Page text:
By David Pendered

Carter’s Inc. will face clawback penalties if it does not create at least 200 jobs in Atlanta that pay certain wages and benefits, according to terms of the $350,000 grant Carter’s received from Atlanta’s development authority.

carter's clothing
The apparel maker Carter’s Inc. agreed to numerous clawback provisions in order to get a grant from Invest Atlanta. Credit:
The apparel maker Carter’s Inc. agreed to numerous clawback provisions in order to get a grant from Invest Atlanta. Credit:

Meanwhile, Carter’s will receive at least $30 million in assistance for its corporate relocation to the Phipps Plaza area. Funding sources cited in the terms of the city’s grant to the apparel maker include one that’s unnamed, “and other sources from State of Georgia.” Carter’s market cap is $3.2 billion.

The grant from Atlanta provided just enough incentive to convince Carter’s board to approve the relocation to Atlanta from Shelton, Ct., according to Tom Carroll, Carter’s vice president for real estate and construction.

“It was hard to get the board to approve this,” Carroll said. “It defrayed just a portion of it, but it made a difference.”

Carter’s has three years to fulfill at least 70 percent of its commitments to the city. Otherwise, Carter’s must repay a portion of the grant, according to terms. The jobs are to pay a certain scale and include health insurance, sick pay, retirement and vacation.

According to the terms, eligible uses of the money include: “Technology and administration equipment and software, including any leasehold interest in the premises, training and relocation costs.” Other uses would constitute a material breach of the agreement.

Share prices of Carter’s (CRI) have more than doubled in the past five years – from less than $20 a share to just over $54 a share on Dec. 28. The company is known for the Carter’s and OshKosh B’gosh lines of clothing for babies and young children.

The city’s portion of the bargain was approved Dec. 20 by the board that oversees Invest Atlanta, the city’s development arm known formerly as the Atlanta Development Authority.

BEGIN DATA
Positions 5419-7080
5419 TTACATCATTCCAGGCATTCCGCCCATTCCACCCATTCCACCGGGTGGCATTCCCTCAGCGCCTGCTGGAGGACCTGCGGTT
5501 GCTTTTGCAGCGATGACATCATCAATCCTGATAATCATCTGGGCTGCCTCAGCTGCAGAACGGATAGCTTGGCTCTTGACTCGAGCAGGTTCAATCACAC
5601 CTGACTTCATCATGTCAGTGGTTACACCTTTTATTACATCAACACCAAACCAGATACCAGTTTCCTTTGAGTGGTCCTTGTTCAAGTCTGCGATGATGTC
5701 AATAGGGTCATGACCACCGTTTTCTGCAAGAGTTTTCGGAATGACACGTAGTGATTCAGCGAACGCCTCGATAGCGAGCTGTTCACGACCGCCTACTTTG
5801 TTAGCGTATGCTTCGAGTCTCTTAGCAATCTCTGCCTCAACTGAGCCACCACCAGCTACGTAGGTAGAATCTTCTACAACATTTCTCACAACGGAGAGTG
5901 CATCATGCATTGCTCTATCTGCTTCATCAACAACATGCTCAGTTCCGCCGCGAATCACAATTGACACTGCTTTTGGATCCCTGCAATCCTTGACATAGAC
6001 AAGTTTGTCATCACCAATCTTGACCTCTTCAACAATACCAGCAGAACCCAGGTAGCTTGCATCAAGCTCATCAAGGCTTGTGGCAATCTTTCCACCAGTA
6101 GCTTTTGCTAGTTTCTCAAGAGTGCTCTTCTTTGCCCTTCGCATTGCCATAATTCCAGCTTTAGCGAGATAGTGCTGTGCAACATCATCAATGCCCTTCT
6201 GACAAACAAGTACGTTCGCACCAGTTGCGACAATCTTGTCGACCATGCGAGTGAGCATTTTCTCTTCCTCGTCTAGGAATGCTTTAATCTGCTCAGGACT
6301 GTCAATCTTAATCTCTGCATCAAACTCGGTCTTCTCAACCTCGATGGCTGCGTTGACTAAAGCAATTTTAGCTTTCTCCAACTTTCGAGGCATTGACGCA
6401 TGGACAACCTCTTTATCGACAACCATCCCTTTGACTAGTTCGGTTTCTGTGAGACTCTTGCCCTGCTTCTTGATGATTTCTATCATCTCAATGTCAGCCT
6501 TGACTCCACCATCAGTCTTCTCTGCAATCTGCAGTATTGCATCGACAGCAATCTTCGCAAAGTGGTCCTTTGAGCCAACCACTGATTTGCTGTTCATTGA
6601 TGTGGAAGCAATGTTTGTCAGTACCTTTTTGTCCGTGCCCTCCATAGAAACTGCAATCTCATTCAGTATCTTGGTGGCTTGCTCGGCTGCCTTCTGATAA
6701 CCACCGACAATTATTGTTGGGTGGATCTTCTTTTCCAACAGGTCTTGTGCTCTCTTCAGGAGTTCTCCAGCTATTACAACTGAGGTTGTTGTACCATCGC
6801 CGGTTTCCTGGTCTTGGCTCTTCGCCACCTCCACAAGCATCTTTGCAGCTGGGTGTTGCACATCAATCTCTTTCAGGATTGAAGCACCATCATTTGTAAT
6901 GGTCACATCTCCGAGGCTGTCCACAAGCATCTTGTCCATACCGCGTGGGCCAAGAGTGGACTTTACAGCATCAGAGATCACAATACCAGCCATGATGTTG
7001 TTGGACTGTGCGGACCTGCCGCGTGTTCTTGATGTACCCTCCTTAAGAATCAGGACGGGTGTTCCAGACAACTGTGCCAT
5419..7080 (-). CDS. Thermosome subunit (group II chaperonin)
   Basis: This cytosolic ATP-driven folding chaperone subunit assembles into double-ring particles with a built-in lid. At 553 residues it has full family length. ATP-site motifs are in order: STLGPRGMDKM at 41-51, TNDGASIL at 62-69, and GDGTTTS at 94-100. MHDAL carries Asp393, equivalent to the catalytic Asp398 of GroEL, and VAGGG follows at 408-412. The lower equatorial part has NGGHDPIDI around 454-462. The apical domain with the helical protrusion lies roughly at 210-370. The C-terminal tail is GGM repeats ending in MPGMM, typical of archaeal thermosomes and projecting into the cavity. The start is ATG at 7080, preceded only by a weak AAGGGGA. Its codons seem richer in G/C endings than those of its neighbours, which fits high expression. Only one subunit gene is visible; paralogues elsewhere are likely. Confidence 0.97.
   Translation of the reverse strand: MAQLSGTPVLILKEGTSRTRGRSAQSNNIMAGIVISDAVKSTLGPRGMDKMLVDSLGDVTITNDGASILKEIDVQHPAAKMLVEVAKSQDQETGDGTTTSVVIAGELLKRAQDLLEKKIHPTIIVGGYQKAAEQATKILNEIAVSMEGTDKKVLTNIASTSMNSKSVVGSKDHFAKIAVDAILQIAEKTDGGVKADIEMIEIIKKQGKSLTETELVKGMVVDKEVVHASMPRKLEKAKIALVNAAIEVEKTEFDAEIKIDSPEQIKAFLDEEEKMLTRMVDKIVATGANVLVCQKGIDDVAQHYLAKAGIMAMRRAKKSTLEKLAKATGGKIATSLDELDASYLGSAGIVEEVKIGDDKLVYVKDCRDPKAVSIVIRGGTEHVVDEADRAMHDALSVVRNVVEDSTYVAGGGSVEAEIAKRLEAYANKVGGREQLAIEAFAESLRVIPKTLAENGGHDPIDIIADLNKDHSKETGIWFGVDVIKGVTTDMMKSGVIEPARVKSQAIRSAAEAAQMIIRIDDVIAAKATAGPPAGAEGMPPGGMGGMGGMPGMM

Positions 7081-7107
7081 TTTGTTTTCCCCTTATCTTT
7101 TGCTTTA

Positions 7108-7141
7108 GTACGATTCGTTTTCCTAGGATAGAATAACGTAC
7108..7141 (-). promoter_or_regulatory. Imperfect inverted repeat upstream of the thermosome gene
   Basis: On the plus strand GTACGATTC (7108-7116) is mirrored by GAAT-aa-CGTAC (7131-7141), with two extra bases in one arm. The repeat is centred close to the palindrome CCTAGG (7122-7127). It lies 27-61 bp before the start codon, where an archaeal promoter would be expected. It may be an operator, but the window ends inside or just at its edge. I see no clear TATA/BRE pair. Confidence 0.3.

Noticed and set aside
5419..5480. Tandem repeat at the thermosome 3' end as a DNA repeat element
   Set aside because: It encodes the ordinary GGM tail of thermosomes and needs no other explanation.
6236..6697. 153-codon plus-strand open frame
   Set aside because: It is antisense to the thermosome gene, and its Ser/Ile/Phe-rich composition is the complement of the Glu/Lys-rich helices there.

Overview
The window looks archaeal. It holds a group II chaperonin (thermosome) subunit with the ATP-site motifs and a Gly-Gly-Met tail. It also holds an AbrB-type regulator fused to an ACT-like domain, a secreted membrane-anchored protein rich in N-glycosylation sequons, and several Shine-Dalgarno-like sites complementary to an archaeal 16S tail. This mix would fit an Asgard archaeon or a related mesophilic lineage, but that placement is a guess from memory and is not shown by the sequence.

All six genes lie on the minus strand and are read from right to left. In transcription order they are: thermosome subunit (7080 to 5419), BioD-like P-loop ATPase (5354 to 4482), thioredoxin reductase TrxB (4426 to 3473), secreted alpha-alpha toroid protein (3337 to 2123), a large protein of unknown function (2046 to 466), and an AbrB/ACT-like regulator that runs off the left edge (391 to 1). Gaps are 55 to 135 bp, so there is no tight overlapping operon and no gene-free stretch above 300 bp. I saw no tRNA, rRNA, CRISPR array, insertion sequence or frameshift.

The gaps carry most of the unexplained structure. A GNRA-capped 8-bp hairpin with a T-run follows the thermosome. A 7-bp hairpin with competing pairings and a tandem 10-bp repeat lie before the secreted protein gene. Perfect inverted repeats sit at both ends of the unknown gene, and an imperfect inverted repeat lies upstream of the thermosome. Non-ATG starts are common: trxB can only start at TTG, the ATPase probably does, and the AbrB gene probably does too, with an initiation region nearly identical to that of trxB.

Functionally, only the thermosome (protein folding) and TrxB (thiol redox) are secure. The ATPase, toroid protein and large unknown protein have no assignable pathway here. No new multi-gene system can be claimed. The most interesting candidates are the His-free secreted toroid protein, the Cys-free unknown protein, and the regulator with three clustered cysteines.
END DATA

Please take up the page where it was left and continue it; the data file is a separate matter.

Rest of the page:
“Welcome to Atlanta,” said Atlanta City Councilmember Joyce Sheperd, who serves on the Invest Atlanta board and was acting as chairman in the absence of Mayor Kasim Reed.

The public benefits analysis contained in the resolution adopted by the board contains these clawback measures:

  • Carter must create 200 jobs in the city;
  • The jobs must be fulltime positions, which is defined as at least 35 hours a week;
  • Salaries and wages “must be greater than or equal to the average wages for the software development and related services industry in the City and Atlanta Metropolitan Statistical Area;”
  • The benefit package for the positions must include “reasonable health benefits, retirement and sick pay,” as well as vacation.

Carter’s has agreed to file compliance reports annually. The documentation is to include:

  • Atlanta business license and application;
  • Invoices and payment documentation;
  • A report on the number of employees at Carter’s and their average wages.

Terms call for the amount of the clawback to be based on an amount to be derived from the difference between the objective of creating 200 jobs and the number actually created.

For example, if just 60 percent of those jobs are created, Carter’s would have come up 10 percent short of the minimum completion target of 70 percent. The clawback would be 10 percent of the grant.

Clawback payments are due 45 days after the end of the three-year period. A simple interest rate of 10 percent would be applied to any unpaid amount, according to the terms.

David Pendered, Managing Editor, is an Atlanta journalist with more than 30 years experience reporting on the region’s urban affairs, from Atlanta City Hall to the state Capitol. Since 2008, he has written...

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